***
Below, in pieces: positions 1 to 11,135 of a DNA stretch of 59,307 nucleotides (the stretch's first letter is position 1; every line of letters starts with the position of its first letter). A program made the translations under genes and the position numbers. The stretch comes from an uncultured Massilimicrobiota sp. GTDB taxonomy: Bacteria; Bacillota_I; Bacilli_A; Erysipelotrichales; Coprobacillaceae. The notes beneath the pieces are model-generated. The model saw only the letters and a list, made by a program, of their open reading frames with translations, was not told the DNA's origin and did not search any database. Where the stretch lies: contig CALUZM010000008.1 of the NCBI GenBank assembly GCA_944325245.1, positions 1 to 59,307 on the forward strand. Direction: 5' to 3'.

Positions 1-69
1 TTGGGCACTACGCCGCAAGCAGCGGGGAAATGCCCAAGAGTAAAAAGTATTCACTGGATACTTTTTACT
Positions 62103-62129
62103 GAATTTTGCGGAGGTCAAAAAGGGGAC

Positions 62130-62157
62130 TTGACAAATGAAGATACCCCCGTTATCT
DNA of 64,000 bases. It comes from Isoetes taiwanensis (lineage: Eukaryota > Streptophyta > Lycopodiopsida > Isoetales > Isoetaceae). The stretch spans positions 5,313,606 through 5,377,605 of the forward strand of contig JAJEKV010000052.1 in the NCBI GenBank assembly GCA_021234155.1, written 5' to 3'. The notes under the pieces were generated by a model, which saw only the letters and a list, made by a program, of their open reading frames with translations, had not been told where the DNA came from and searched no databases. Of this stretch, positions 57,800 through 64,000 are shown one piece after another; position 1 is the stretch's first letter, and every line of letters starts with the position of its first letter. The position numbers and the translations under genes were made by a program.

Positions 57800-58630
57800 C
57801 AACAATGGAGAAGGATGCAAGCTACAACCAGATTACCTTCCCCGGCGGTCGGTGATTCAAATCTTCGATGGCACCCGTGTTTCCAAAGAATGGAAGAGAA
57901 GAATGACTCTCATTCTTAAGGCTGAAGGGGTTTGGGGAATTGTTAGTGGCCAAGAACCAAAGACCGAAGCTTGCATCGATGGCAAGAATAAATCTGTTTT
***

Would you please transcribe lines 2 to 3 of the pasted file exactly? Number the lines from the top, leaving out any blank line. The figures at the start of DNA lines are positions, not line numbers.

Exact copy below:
Positions 1-69
1 TTGGGCACTACGCCGCAAGCAGCGGGGAAATGCCCAAGAGTAAAAAGTATTCACTGGATACTTTTTACT